Wynne speaks on European economy

Dr. Mark Wynne speaks about globalization Feb. 22. Photo by Brittany Montgomery.

A healthy-sized crowd welcomed Vice President and Senior Economist for the Federal Reserve Bank of Dallas Dr. Mark Wynne to Manning Chapel Feb. 22.

As a part of the university Honors Program, his lecture on globalization and the financial crisis of 2008 concerned a topic all too familiar to anyone living above ground since the recession began in 2007.

Assistant Professor and department chair of psychology Dr. Trent Terrell found the topic of particular interest given the world’s current economic climate. He admits he didn’t know more than many others about the economic crisis but was interested in hearing from someone who truly understands the issues on a global level.

“I thought he was incredibly knowledgeable,” Terrell said. “He managed to convey a massive amount of information in a way that a mixed audience could follow and understand.  I specifically appreciated how apolitical his talk was. So often discussion of economic issues is laced with political blame and agendas.  He described the data without editorializing, which was quite refreshing.”

Wynne’s focus was explaining the concept of globalization and its driving factors, free trade and immigration and how they work together to intertwine the world’s different economies.

Unity may sound like a pleasant idea, but when financial irresponsibility, excessive borrowing and consumption binges come into play, the term takes on a more ominous connotation.

He began by saying that globalization has been around since the largest period of integration in 1913 during WWI and has played a major role in the most dramatic economic downturn since the Great Depression.

The concept can be a mouth full for anyone without a mind for economic jargon, and sensing this may be the case, Wynne defined the term as “the increased interdependence of national economies as the result of the freer flow of goods, services, capital and labor.”

“Nowhere in this definition,” he assured the audience, “does it mention someone in China taking your job.”

The collective sigh of relief was hard to miss.

During World War I, the U.S. economy sky-rocketed above the competition so much so that the rest of the world thought they’d never catch up. According to current trends, however, by 2015 China will surpass the U.S. to become the biggest economy in the world, ushering in one of the most significant fundamental changes in economic activity since 1913.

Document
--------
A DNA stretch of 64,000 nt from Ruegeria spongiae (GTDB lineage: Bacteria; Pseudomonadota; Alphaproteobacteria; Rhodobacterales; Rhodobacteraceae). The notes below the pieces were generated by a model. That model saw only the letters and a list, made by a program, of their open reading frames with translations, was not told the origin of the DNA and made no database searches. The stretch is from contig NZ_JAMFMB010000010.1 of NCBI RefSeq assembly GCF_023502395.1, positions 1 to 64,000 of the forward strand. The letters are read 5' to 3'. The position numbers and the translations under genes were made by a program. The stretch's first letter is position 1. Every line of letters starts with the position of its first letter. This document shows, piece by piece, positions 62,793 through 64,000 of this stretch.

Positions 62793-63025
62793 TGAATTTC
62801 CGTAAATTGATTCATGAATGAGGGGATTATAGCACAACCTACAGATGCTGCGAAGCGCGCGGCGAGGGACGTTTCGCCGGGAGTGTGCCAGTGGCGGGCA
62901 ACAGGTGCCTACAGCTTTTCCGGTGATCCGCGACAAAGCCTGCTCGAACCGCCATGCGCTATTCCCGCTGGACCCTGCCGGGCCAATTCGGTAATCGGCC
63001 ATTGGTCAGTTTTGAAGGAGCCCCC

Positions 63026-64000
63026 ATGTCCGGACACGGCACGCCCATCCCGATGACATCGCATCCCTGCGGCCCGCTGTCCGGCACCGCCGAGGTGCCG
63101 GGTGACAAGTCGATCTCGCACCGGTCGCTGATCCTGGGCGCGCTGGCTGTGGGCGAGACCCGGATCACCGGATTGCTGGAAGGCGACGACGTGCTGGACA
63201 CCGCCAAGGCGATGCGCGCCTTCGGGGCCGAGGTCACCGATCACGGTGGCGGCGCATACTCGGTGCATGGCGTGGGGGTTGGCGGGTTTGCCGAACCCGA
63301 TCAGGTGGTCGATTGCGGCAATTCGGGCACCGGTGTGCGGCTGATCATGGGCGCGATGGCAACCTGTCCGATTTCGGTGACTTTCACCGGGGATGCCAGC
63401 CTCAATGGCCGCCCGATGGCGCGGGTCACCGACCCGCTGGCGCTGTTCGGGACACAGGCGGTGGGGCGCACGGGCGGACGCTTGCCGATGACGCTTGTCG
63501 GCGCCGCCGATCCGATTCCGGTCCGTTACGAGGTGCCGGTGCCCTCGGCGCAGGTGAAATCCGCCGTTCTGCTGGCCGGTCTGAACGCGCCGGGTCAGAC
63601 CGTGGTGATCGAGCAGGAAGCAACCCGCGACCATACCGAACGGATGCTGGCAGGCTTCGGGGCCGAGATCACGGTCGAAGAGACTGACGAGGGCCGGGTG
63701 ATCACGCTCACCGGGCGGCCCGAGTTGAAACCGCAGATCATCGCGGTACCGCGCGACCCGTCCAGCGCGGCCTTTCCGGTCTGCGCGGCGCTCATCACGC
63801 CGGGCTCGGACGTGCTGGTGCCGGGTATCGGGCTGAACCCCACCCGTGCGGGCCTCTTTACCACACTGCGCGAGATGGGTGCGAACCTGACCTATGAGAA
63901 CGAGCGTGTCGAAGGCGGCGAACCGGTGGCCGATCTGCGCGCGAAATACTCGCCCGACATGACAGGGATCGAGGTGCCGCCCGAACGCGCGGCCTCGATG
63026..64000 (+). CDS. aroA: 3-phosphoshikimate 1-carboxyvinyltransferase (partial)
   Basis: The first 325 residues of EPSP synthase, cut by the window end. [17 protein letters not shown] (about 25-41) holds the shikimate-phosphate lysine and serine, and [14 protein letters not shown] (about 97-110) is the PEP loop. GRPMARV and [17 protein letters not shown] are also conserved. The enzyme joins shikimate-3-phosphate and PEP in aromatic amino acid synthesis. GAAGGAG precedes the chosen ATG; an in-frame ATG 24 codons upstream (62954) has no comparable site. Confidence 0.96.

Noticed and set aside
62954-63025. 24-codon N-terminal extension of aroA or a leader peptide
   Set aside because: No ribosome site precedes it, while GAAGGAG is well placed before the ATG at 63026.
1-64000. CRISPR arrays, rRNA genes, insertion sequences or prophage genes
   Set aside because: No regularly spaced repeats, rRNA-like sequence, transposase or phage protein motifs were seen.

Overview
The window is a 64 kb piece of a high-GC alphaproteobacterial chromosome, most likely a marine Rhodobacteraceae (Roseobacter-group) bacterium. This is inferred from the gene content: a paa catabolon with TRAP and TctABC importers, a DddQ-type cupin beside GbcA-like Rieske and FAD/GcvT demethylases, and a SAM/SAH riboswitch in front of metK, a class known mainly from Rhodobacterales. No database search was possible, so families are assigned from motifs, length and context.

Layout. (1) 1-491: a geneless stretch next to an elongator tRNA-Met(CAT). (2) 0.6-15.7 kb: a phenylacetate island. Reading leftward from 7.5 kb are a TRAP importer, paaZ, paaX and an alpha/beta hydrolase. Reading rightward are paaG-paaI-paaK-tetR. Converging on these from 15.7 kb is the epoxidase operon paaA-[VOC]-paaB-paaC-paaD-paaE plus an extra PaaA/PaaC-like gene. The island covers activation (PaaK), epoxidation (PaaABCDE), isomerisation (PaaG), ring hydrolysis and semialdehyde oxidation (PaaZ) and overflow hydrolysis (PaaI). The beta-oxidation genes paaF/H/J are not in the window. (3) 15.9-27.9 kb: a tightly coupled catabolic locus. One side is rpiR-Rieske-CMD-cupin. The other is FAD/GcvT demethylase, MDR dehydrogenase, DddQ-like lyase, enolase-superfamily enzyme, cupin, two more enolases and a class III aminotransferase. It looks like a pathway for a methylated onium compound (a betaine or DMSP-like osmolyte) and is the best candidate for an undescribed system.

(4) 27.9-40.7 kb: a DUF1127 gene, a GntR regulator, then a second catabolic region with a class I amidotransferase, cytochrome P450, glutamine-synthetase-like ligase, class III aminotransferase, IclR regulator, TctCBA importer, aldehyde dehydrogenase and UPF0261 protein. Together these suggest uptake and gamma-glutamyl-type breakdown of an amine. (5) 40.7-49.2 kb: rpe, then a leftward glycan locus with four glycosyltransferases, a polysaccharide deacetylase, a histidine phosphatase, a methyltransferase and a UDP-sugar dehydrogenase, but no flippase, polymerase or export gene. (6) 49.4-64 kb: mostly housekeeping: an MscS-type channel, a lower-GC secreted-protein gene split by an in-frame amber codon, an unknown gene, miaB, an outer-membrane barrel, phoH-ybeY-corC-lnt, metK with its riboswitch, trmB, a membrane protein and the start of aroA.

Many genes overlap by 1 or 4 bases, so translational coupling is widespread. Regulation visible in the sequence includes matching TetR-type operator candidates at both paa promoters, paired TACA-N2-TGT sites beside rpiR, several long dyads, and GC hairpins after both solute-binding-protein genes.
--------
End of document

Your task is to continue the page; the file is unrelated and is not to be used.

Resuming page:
Wynne explained that the more countries share with each other, the more intertwined their economies become, making each economy more vulnerable to negative impacts from misfortune and irresponsibility around the globe.

Take for example Greece. The sovereign nation doesn’t have the best financial track record and has spent the majority of its independence in a state of economic default.

The Treaty of Maastricht was signed in 1992, creating the European Central Bank.

Excessive deficits were given a zero-tolerance policy and bail-outs were strictly written out of the rules.

Simply put, if a country messes up or borrows too much money and can’t pay it back, they’re on their own. Greece knew this, but fabricated the numbers they needed in order to join the ECB.

Inevitably, it came out in 2004 that their economy was well over three times the allowed deficit limit.

The second Greek bailout was finalized Feb. 21, 2012 and their fiscal irresponsibility inevitably trickled from nation to nation until it reached America, intensified only by the compensatory behavior of the United States.

“The crisis was a crisis of globalization,” Wynne said. “The excesses that led to this crisis were facilitated by financial globalization. Had we not become so involved with the rest of the world and borrowed so much from them, it wouldn’t have been nearly as bad and nearly as long.”

The big issues of moving forward, he explained,  are going to be focusing more on global stability instead of domestic mandates and for banks to consider global problems  and how their budgets and spending habits will affect the rest of the world.

This is the only way to breach the deficits soaring around the world.

“I knew it had a lot to do with upside-down mortgages, but there is so much involved,.You can’t really say it’s one thing,” said junior economics major and vice president of Omicron Delta Epsilon Frank James. “So often we’re only concerned with what’s going on in our own country.  We should all try to learn more about how we function as a part of the global community.”

Senior business management major Elise Butler attended the lecture to earn extra credit for class, but found herself surprised at how enlightened and relieved she felt after Wynne’s presentation.

“I knew we were having a problem, but I didn’t know specifically what it was. I just knew it was bad,” she said. “But I feel better after listening to him. I’m not sure how I feel about some of it, but he did a good job explaining everything in a way that didn’t make it sound so terrible.”

 

Author: Katie Maze

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